Black lights in CSI-type shows

Blacklight BodypaintingWe've all seen it at least once. The CSI crew are at the scene of a crime, looking for evidence. They turn off the lights and awesome techno music starts to play. Out comes the gloves, goggles and black lights. They proceed to sweep the lights over the entire room until - There! - a telling blood splatter appears on the wall or bedsheets. The crime then becomes solved, thanks to the discovery. I've even seen them go so far as to find bodily-fluid stains on washed laundry, and showing through freshly-painted walls.

On a less dramatic note, there was once a blind dating/matchmaking show where one person got to pick out of three contestants which they would go on a date with, based on several criteria. One was that they got to snoop around their potential date's bedroom to try to deduce something about their personality. Part of this snooping included a black light test. None of the episodes I watched revealed anything interesting under the black lights, but many contestants got nervous at the prospect.

The last area I tend to see the use of black lights is in hyperbolic stories about dirty hotel rooms - taking a black light to hotel bedsheets reveal several disturbing stains in this segment, for example.

And its all made me wonder. Do all bodily fluids glow under UV lights? Can you wash these stains away? And what would the average person's bathroom or bedroom look like under UV lights?

First up, blood doesn't glow under black lights. It can be detected, but it doesn't glow like other bodily fluids:

Since body fluids like semen, saliva, and vaginal fluids are naturally fluorescent, the use of a light source offers a unique method for locating them. A crime scene investigator can narrow down the specific locations of stains for collection instead of testing entire, large pieces of evidence such as a mattress, a carpet, a sheet, an article of clothing, etc... The dried body fluids will actually glow under the light source illumination.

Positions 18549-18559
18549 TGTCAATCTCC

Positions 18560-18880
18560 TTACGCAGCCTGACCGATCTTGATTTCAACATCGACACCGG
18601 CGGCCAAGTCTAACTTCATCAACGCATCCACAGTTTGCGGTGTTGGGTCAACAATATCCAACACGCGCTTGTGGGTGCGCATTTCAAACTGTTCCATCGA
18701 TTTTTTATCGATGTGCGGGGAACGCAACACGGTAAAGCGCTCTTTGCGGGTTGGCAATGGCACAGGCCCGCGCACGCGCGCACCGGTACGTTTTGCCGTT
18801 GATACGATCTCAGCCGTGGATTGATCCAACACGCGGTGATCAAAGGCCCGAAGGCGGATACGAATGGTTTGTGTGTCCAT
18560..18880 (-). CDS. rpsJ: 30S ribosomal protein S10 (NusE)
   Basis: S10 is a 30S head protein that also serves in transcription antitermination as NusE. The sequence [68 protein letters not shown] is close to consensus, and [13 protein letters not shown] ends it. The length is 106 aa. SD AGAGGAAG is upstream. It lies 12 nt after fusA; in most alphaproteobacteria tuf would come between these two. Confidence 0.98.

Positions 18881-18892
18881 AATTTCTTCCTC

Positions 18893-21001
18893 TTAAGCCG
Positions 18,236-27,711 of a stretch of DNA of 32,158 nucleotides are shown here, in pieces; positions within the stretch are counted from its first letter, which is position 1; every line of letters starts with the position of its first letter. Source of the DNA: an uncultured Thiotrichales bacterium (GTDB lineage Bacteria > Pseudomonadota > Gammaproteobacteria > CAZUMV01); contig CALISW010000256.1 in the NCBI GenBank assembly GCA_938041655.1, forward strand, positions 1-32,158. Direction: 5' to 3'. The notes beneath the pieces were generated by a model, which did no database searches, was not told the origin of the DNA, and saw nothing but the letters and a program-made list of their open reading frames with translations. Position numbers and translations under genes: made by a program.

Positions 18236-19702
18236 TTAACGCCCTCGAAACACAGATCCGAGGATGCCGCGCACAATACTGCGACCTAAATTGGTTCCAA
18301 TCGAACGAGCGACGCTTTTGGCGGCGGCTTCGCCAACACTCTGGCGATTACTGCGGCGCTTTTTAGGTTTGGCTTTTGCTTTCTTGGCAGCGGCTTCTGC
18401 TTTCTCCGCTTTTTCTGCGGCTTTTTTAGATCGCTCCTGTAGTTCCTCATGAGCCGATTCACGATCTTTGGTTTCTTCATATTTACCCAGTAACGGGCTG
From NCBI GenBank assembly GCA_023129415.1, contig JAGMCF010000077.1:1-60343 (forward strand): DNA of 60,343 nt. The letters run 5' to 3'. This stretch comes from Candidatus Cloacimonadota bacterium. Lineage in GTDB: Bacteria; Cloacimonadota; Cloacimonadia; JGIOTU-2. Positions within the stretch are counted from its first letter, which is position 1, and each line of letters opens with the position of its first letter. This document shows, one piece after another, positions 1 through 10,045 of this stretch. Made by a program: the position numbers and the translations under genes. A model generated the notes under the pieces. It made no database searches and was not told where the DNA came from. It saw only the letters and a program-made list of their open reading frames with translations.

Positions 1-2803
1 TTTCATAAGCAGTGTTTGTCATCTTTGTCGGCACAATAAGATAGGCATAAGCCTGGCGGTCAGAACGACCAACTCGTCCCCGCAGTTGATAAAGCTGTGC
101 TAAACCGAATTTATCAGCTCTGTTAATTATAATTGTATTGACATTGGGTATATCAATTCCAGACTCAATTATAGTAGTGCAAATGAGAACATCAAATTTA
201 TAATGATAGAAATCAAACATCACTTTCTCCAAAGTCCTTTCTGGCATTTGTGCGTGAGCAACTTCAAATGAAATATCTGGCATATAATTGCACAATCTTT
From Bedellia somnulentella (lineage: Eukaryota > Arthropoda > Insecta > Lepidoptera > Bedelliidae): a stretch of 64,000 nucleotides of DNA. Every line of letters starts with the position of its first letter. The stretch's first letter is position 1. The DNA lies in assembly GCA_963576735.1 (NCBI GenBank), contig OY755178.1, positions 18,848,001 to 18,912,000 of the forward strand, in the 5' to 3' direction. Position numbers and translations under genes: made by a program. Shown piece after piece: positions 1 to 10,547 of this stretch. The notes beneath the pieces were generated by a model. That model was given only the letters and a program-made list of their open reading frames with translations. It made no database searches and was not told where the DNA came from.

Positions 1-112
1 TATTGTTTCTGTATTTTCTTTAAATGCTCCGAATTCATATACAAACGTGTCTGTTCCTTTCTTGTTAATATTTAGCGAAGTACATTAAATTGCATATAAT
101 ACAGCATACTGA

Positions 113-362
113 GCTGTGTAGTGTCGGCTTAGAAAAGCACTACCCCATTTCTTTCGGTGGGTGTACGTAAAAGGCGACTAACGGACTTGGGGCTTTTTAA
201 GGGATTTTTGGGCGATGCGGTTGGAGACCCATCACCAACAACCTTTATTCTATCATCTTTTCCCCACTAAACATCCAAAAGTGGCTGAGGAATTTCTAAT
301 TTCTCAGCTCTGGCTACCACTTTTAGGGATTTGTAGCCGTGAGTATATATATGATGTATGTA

[...]
Although blood does not glow in the visible range, it has a unique color band (wavelength) under which the blood stain will darken to enhance its contrast by approximately 4 times. This is most effective in photographing blood prints because more of the detail of the blood print will be revealed by the enhanced contrast.

So they can still see blood stains (but they aren't bright, like I've seen some shows depict). Ladies, beware! You may be marked as a murderer as your toilet, bathtub and bedsheets might show traces of blood! All you poor folks who drool in your sleep might look like you've been up to no good when someone shines a UV light on your pillow. Anyone who owns a pet who has ever had "an accident" might be suspected of something nefarious... To be more accurate I think CSI should depict a realistic scenario where all beds and bathrooms they encounter are covered in bodily fluids - at least, according to that one episode, you can't wash the stains out completely.

Can you?

The answer is "yes, but..."
Some stains won't come out in a normal wash, depending on your detergent. Some will require something fairly powerful, like urine stains in a carpet. Things like semen and saliva should come out easily, but urine and blood can be rather stubborn, though I suspect a good bleaching would take care of them both.

Point is, the TV shows got it wrong again. Blood doesn't glow but it's visible. The average persons' bedsheets, for example, won't be innocently clean except for the single incriminating stain - unless they did laundry that morning, perhaps. And I can't imagine what they'd think of a raver who spilled a bit of black light paint.
We all look like murders under the glare of a UV light.

0 things about

Black lights in CSI-type shows

Post a Comment

Copyright 2012 Phile not Found. See About
Powered by Blogger

"Whenever you find that you are on the side of the majority, it is time to pause and reflect."